CategoriesBuddha and BuddhismMahayana Sutras Bodhicaryavatara, The (Guide to the Bodhisattva Way of Life)

Bodhicaryavatara, The (Guide to the Bodhisattva Way of Life)

Product no.: 0-19-283720-6
Shantideva's revered guide crystallized the path of the Bodhisattva and became the undisputed training manual for Mahayana Buddhists.

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Publisher's Synopsis

Written in India in the early eighth century AD, Shantideva's Bodhicaryavatara takes as its subject the profound desire to become a Buddha and save all beings from suffering. The person who enacts such a desire is a Bodhisattva. Shantideva not only sets out what the Bodhisattva must do and become, he also invokes the intense feelings of aspiration which underlie such a commitment, using language which has inspired Buddhists from his time to the present.

Important as a manual of training among Mahayana Buddhists, especially in the Tibetan Buddhist tradition, the Bodhicaryavatara is still used by modern Buddhist teachers. This new translation from the original language provides detailed annotations explaining allusions and technical references.

The Introductions set Shantideva's work in context, and for the first time explain its structure. This translation is based upon the critical edition of the Sanskrit text prepared by Vallee Poussin, 1904-1914.


"Shantideva's inspirational classic unfortunately added fire to Nagarjuna's seminal pseudepigrapha, The Prajnaparamita (Perfection of Wisdom). The ninth chapter erroneously expounds upon Nagarjuna's fundamental misinterpretation of the Buddha's highest, most ambiguous teachings concerning sunyata (emptiness)."      ~Mandala Books

"Those Buddhists who follow the path to their own personal enlightenment — sometimes called the Hearers (Sravakas) and Solitary Buddhas (pratyekabuddhas) — are termed by the Mahayana followers of an Inferior Vehicle (Hinayana). In the last analysis Shantideva’s concern is to help himself and others pass through (but without ignoring) this conception of the spiritual life towards what he sees as the great integration of insight, wisdom, and compassion which is found in the bodhisattva and eventually flowers in full Buddhahood.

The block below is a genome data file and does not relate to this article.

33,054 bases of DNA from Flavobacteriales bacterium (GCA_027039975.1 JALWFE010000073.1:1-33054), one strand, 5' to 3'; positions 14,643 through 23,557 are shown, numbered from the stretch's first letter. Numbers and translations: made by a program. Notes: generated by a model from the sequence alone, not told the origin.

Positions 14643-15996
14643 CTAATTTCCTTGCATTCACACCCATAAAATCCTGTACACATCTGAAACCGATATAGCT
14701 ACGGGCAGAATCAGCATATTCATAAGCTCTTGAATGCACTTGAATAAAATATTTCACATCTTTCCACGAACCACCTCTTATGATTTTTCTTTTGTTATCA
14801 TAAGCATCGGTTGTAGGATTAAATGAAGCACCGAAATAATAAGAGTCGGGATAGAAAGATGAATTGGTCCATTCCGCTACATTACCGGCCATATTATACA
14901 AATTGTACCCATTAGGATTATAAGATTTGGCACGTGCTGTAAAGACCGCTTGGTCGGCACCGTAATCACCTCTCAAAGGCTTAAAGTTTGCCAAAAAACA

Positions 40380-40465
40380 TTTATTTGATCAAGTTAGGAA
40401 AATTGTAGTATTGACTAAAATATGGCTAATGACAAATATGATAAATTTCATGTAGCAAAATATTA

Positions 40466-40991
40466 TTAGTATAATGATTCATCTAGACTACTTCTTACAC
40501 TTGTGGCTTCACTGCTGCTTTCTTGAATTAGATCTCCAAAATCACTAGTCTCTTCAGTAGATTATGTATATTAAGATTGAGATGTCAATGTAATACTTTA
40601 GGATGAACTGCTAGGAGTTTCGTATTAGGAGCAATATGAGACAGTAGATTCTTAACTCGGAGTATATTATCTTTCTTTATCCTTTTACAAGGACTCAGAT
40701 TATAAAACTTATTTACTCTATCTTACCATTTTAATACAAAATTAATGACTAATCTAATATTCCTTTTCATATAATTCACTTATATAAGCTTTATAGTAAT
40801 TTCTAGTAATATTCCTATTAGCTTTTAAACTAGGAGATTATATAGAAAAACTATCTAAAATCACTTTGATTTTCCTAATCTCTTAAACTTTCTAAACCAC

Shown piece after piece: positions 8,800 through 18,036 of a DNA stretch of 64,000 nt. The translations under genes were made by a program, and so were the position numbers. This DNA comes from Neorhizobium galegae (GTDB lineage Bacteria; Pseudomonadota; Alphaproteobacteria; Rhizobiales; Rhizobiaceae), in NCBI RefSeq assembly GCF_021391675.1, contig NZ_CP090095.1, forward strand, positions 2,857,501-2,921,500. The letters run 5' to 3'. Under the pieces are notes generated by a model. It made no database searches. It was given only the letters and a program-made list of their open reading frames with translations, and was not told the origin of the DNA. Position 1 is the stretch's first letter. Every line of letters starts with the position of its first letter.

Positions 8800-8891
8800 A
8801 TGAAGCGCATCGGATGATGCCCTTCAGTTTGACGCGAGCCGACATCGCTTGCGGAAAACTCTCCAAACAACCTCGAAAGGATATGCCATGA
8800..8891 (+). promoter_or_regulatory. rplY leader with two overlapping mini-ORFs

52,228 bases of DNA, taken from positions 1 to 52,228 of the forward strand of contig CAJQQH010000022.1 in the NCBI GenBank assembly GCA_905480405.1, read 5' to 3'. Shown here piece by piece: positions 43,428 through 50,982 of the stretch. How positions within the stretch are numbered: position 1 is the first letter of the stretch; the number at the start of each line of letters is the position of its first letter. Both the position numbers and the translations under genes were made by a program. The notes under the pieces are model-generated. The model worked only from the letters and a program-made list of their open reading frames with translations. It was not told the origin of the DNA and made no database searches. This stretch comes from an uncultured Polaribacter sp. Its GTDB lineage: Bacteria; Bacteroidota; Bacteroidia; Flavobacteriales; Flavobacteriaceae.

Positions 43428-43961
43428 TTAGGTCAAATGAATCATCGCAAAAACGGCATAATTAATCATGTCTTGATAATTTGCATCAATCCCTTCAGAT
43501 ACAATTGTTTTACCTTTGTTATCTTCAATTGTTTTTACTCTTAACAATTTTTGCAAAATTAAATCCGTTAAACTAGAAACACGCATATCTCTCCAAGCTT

In aiming for Buddhahood the bodhisattva turns away from his or her own personal peace, the nirvana of an arhat. Indeed from a Buddhist point of view time is infinite, and from a Mahayana perspective compassion is so strong that surely there must also be many, infinitely many, Buddhas still present in the infinite cosmos, and many advanced bodhisattvas of great power, all acting for the benefit of others."     ~Introduction


Chapter 7: The Perfection of Vigour

"Patient in this way one should cultivate vigour, because Awakening depends on vigour. For without vigour there is no merit, just as there is no movement without wind. What is vigour? The endeavour to do what is skilful. What is its antithesis called? Sloth, clinging to what is vile, despondency, and self-contempt. Sloth comes from idleness, indulging in pleasures, sleep, the longing to lean on others, and from apathy for the sufferings of cyclic existence.

Scented out by the trappers, the defilements, you have walked into the trap of birth. Do you not realize even now that you have entered the mouth of death? You do not see those of your own herd as they are killed one by one? You even go to sleep like a buffalo at the butcher."


Kate Crosby is Tutor in Hinduism, Buddhism, and Pali at Oxford University. Andrew Skilton a Junior Research Fellow at Wolfson College, Oxford, and a Fellow of the Royal Asiatic Society. Paul Williams is Codirector of the Centre for Buddhist Studies at the University of Bristol.

Author Shantideva
Translator Crosby, Kate
Cotranslator Skilton, Andrew
Book Type Trade Paperback
Page Count 191 pp.
Publisher Oxford University Press 1998
Series Oxford World's Classics Series
Gold Medal

Gold Medal



  Gold Medal Essential Reading

Browse these categories as well: Mahayana Sutras, Northern Buddhism, Hinduism: Gurus and Advaita Vedanta, Gold Medal Essential Reading

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